In my last article, I discussed the importance of the payout ratio when it comes to picking healthy dividend-paying stocks. The payout ratio is the percentage of net income that is paid out in dividends.
In response, I received some comments suggesting that free cash flow and levered free cash flow are more accurate measurements of testing whether a company can continue to pay its dividend.
Let’s deal with both – and then look at three companies that are in solid shape from a cash flow perspective…
Cash Flow vs. Income: Who Wins?
The payout ratio is a key metric when you’re evaluating a company’s ability to pay its dividend. But readers who left comments in favor of cash flow are also absolutely right.
Cash flow is much harder to manipulate, as it measures the amount of cash coming into a business, versus the cash that heads out the door.
Levered free cash flow also takes into account the interest and principal payments on borrowed funds. It’s the truest gauge of how much cash the company actually generates.
And this is important because executives can fudge net income to say almost anything they want. Remember Enron?
So if you’re depending on the income that dividend-yielding investments produce, the reliability of the dividend is critical.
That’s why we don’t chase yield. We’re more interested in the stability and growth of dividends. After all, what good is a 9% yield if it gets cut? It’s more valuable to have a reliable company that increases its dividend year after year.
In my last column, I screened for stocks whose dividends may be in jeopardy based on the payout ratio. Today, we’re hitting the cash road…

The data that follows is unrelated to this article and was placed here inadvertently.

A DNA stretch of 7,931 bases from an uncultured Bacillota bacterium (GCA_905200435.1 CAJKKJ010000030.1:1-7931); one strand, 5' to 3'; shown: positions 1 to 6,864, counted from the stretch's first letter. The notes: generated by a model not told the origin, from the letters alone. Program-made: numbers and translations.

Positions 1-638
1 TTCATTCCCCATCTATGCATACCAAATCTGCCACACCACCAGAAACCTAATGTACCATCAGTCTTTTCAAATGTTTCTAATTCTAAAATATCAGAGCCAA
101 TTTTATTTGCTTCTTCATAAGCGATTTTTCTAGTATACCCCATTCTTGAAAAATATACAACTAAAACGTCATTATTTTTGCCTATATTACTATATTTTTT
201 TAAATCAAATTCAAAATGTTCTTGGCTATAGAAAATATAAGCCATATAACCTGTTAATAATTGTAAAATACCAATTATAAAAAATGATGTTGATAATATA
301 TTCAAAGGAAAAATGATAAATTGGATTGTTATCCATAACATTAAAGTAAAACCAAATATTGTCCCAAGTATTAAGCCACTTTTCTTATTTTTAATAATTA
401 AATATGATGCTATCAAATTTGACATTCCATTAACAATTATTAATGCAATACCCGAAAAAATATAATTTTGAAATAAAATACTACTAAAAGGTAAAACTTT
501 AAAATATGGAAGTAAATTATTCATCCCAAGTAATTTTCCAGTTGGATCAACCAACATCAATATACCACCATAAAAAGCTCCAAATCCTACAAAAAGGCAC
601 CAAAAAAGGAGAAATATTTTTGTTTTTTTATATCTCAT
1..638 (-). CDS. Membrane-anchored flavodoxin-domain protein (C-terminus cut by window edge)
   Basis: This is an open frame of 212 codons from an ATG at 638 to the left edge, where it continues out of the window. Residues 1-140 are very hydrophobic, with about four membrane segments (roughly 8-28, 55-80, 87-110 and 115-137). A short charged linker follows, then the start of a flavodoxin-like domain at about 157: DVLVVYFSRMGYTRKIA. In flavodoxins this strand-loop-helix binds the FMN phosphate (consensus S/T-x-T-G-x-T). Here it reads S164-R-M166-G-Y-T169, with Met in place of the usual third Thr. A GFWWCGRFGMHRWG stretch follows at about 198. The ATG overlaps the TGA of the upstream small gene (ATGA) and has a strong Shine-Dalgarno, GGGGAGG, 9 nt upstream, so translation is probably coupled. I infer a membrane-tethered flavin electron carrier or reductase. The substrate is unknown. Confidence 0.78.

Secure Dividends Based on Levered Free Cash Flow
Here are three companies whose dividends not only appear secure, but also have plenty of room for growth, based on levered free cash flow…
- Meredith Corp. (NYSE: MDP): The publisher of Better Homes & Gardens, Ladies Home Journal and other magazines generated $144.4 million in levered free cash flow over the past 12 months. During that period, it paid out nearly $42 million in dividends. Meredith has increased its dividend every year since 1996 and with cash flow over three times more than its dividend payment, it has plenty of room to increase the dividend past the current 2.9% yield.
- Northrop Grumman (NYSE: NOC): Even with budget-slashing politicians taking an axe to anything they can get their hands on, this massive defense contractor should be just fine. Profits are still projected to grow at a double-digit annual rate over the next five years. The company has already paid $545 million in dividends and with $1.6 billion in levered free cash flow pouring in, Northrop should have no problem increasing its dividend for the seventh straight year, beyond the current 2.8% yield.
- V.F. Corp. (NYSE: VFC): The maker of Wrangler, Lee and North Face clothing brands is also expected to notch double-digit earnings growth over the next five years. That should add to the $916.5 million in levered free cash flow over the past 12 months. During that time, VFC has paid out $264 million in dividends. With an impressive 25-year track record of annual dividend increases, the streak should continue, making investors currently earning a 2.6% yield quite happy.
Cash Is King
Just like in your own life, cash is king.
It doesn’t matter what your paycheck says if, after paying taxes, interest and principal on your loans, you don’t have anything left for things like vacations, new appliances for your home, or your kids’ allowance.
As you know, the cash that’s left over after you’ve paid all the bills is the real indicator of financial health.
It’s the same principle with a company. A payout ratio based on net income is a good place to start. But to be certain that your dividend is secure, dig down into metrics like levered free cash flow for a clearer picture.
Disclosure: Investment U expressly forbids its writers from having a financial interest in any security they recommend to our subscribers. All employees and agents of Investment U (and affiliated companies) must wait 24 hours after an initial trade recommendation is published on online - or 72 hours after a direct mail publication is sent - before acting on that recommendation.